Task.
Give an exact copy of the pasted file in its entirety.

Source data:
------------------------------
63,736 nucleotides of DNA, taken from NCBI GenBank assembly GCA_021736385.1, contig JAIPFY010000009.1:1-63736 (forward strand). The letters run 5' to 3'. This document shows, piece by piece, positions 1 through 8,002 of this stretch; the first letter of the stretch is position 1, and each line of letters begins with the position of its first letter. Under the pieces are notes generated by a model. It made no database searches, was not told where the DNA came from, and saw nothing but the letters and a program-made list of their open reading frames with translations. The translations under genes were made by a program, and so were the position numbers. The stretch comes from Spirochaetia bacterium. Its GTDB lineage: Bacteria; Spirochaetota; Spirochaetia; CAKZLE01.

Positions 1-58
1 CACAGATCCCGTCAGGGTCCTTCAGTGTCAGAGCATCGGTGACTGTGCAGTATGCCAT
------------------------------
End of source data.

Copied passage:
63,736 nucleotides of DNA, taken from NCBI GenBank assembly GCA_021736385.1, contig JAIPFY010000009.1:1-63736 (forward strand). The letters run 5' to 3'. This document shows, piece by piece, positions 1 through 8,002 of this stretch; the first letter of the stretch is position 1, and each line of letters begins with the position of its first letter. Under the pieces are notes generated by a model. It made no database searches, was not told where the DNA came from, and saw nothing but the letters and a program-made list of their open reading frames with translations. The translations under genes were made by a program, and so were the position numbers. The stretch comes from Spirochaetia bacterium. Its GTDB lineage: Bacteria; Spirochaetota; Spirochaetia; CAKZLE01.

Positions 1-58
1 CACAGATCCCGTCAGGGTCCTTCAGTGTCAGAGCATCGGTGACTGTGCAGTATGCCAT